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Echinacea purpurea – Purple Coneflower

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Echinacea purpurea – Purple Coneflower

“Purple Coneflower is an herbaceous perennial in the Asteraceae (daisy) family that is native to central and eastern USA. It may grow 3 to 4 feet tall and produce pinkish-purple flowers that mature in early summer through mid-fall. Many cultivars are available for varied sizes and colors.  Several pollinators are attracted to the flower, especially butterflies. Leave some of the flower heads on to produce seeds for the birds.

This plant prefers well-drained moist loams but is adaptable to various soil types. It is drought tolerant once established and can grow in full sun to partial shade. It is easily propagated by seed and will reseed itself in the garden.

This is a popular and long-blooming plant for use in the native garden, meadows, pollinator gardens and naturalized areas.”  (North Carolina Extension)

$12.99$149.99

Please note: Most pictures represent mature plants. Unless otherwise specified, all of our plants are sold in 4″ pots to make shipping possible and will mature in time.

Learn more about how the process works and how our plants are delivered.

Plant in 4" pot

Additional information

Options

Single, 6-Pack, 9-Pack, Flat

Common Name

Type

Herbaceous Perennial

Family

Asteraceae

Zone

Height Range (ft.)

3.00 to 4.00

Spread (ft.)

Bloom Time

Bloom Description

Pale Pink/Purple, Pink, Purple

Sun

Full Sun, Partial Sun

Water

Medium

Maintenance

Suggested Use

Tolerate

Drought

Soil Type

Clay, Gravel, Loamy

Attracts

, , , ,

Product Description

 

Echinacea Purpurea Botany  by Dr. John Hilty
Aster family (Asteraceae)

1507 original - Echinacea purpurea - Purple Coneflower

Cultivation:
 
“The preference is full to partial sun and moist to mesic conditions. Growth is best in fertile loam, but the soil can contain some gravel or clay. Foliar disease is rarely troublesome. While there is some drought resistance, the entire plant will wilt if the soil becomes too dry, particularly in strong sunlight. This plant is very easy to grow if the preceding requirements are met.” (Hilty)
 
Faunal Associations: 
 
“The flowers are cross-pollinated by long-tongued bees, bee flies, Halictid bees, butterflies, and skippers. Among long-tongued bees, are such visitors as honeybees, bumblebees, digger bees (Melissodes spp.), and leaf-cutting bees (Megachile spp.). Butterfly visitors include Monarchs, Fritillaries, Painted Ladies, Swallowtails, Sulfurs, and Whites. The caterpillars of the butterfly Chlosyne nycteis (Silvery Checkerspot) feed on the foliage, while the caterpillars of several moths feed on the flowerheads. These latter species include Chlorochlamys chloroleucaria (Blackberry Looper), Eupithecia miserulata (Common Eupithecia), Synchlora aerata (Wavy-Lined Emerald), and Homoeosoma electella (Sunflower Moth). A small songbird, the Eastern Goldfinch, occasionally eats the seeds during the summer and early fall.” (Hilty)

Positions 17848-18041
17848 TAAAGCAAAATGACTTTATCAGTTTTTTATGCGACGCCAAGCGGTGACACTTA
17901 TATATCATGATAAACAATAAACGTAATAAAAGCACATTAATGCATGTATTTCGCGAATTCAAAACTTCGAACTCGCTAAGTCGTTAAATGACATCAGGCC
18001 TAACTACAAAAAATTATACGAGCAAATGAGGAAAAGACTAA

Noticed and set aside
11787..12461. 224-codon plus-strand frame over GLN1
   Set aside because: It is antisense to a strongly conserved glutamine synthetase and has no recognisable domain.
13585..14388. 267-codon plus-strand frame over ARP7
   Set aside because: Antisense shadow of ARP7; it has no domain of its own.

1509 original - Echinacea purpurea - Purple Coneflower

 


Covers
  1. “Purple Coneflower (Echinacea purpurea)” by BarefootGardener is licensed under CC BY 2.0
  2. “Echinacea purpurea” by ai3310X is licensed under CC BY 2.0 

     

 

North Carolina Extension plant description: Echinacea Purpurea (Coneflower, Eastern Purple Coneflower, Purple Coneflower, Purple Rudbeckia) | North Carolina Extension Gardener Plant Toolboxhttps://plants.ces.ncsu.edu/plants/echinacea-purpurea/. Accessed 3 Feb. 2022.

John Hilty botany, cultivation, and faunal associations: John Hilty, “Purple Coneflower”, Illinois Wildflowers, the publisher, Copyright 2004-2019. Accessed 3 February 2022

Floral Associations image (bee pollinating): “Honey bee and Echinacea purpurea” by Swallowtail Garden Seeds is licensed under CC BY 2.0


Information and images compiled by Erik N. Vegeto

Disclaimer Notice:

Creative Commons will not be liable to You or any party on any legal theory for any damages whatsoever, including without limitation any general, special, incidental or consequential damages arising in connection to this license.

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Summer Shipping Concerns

Please expect some delays in shipping during summer months!

Shipping perishable items in the heat of summer can be tricky to say the least. Our goal is to try to get your plants to you in the best shape possible.

This means we may hold off on shipping items during periods of excessively high temperatures to give your new plants the best chance of surviving their journey in good shape.